Scripture speaks directly to this question in the Old Testament book of Job. Job has lost everything for no earthly reason he could understand. He questioned God's justice. Thomas Long wrote in What Shall We Say? Evil, Suffering and the Crisis of Faith, “Job understood God to be both rulemaker and rulekeeper, but the unthinkable has happened. The umpire has violated the rules and in Job's view has been unjust.” God does in the end speak with his servant Job in the voice of the whirlwind telling Job it was Job's system of order and rules that Job wanted enforced. It was a human understanding of justice projected onto God. True, but not a satisfying answer to suffering. The question is posed to Job, do you really want your moral sense projected onto the universe; or God's? In the end, the question becomes “Do we want to be God or are we willing to move toward being the kind of human being who, even in the midst of inexplicable pain, trusts the one who is God?”2
That can be our attitude; trusting God to renew us, to remake us and to save us we can live in hope and peace. For great is God's faithfulness, his mercies are new every morning. We have peace because God is the potter and we are the clay. Let the creator, the almighty, the sovereign God work out his will, his way for our lives. Amen.
Hymn Have Thine Own Way Lord 372 HLC
Once upon a time there was an elderly Chinese woman who owned two large clay pots. She would hang each pot on the ends of a pole which she carried across her neck. Each day she would walk from her house to the nearby stream to fetch water. She would fill up both pots, pick up the pole and walk back to her house. One of the pots had a crack in it while the other pot was perfect and always delivered a full pot of water. At the end of the long walk back to her house, the cracked pot always arrived only half full. Because of the crack, half the water had leaked out during the trek.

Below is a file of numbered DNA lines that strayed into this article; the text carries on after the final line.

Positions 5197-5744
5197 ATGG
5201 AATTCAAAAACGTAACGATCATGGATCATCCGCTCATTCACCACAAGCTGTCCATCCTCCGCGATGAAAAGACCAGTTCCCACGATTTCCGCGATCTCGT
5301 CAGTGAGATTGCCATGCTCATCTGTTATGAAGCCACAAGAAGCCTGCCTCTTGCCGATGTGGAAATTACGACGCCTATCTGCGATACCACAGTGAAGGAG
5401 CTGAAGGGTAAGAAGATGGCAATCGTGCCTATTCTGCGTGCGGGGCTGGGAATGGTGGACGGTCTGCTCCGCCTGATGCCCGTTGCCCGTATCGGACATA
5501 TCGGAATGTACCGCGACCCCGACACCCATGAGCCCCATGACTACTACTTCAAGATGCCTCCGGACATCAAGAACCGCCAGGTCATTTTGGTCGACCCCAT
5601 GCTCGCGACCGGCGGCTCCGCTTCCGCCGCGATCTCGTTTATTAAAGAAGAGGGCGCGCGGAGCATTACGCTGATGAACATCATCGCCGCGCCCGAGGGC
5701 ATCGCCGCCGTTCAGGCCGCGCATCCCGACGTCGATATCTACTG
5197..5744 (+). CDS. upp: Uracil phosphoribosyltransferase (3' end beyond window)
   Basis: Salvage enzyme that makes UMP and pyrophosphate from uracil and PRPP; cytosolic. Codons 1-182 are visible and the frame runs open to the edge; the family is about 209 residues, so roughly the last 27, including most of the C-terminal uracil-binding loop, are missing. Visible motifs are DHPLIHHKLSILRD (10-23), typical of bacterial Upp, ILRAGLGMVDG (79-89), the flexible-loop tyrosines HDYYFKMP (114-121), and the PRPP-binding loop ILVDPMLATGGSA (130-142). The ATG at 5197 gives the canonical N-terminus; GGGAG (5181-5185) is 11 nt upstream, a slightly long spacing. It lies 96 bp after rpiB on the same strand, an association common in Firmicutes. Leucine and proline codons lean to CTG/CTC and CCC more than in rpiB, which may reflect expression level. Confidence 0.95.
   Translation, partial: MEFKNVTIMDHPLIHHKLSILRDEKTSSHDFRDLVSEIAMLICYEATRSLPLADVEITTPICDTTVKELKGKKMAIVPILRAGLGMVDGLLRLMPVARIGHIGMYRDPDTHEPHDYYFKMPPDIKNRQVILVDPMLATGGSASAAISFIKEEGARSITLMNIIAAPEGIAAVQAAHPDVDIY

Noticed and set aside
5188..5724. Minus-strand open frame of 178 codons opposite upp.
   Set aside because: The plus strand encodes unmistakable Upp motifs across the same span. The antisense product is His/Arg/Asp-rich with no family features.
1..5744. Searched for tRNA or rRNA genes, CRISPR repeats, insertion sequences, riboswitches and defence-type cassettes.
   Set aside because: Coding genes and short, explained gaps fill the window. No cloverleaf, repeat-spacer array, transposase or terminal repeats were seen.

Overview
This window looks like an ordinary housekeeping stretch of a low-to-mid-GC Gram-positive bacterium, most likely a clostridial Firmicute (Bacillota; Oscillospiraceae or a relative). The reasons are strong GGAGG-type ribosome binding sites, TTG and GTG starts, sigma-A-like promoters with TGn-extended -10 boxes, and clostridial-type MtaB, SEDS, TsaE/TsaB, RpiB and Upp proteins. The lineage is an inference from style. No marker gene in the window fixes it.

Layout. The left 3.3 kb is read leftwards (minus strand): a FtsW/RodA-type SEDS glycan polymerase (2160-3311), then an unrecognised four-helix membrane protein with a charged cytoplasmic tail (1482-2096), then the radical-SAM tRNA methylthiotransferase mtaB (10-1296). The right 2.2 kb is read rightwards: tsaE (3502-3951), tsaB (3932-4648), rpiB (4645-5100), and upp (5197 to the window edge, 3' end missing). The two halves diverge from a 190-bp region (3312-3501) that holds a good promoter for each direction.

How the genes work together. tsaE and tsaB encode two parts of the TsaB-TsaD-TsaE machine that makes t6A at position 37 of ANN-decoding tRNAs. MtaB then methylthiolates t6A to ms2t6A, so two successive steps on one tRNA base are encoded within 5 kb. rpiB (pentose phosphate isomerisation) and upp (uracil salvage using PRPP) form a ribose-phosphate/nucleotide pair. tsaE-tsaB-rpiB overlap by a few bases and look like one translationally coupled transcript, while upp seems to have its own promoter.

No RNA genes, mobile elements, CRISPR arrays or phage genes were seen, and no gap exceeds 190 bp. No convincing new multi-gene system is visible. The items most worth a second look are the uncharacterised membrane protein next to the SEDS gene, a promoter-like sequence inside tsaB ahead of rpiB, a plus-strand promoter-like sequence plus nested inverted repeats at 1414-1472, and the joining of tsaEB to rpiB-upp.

For two full years, this happened daily. The Chinese woman arrived home with only one and a half pots of water. Of course, the perfect pot was proud that it had never lost a drop of precious water. But the poor cracked pot was ashamed of its imperfection, and was miserable. The cracked pot thought of itself as a complete failure. One day, the cracked pot was so tired of failing that it spoke to the woman. The cracked pot said, “I am ashamed of myself because this crack in my side causes water to leak out all the way back to your house. I have failed you, and I’m sorry. Maybe you need to replace me with another pot that isn’t cracked.”
The old woman smiled and said gently, “Did you notice that there are flowers on your side of the path, but not on the other pot’s side? I have always known about your flaw, so I planted flower seeds on your side. And every day as I’ve walked back you’ve been watering those seeds. For the past two years I’ve been able to pick the flowers to decorate my table. Without you being just the way you are, there would have been no beautiful flowers to grace my home.”
1W. A. Visser 'T Hooft “The Renewal of the Church pg 35
2 Thomas Long, What Shall We Say? Evil, Suffering and the Crisis of Faith, pg 109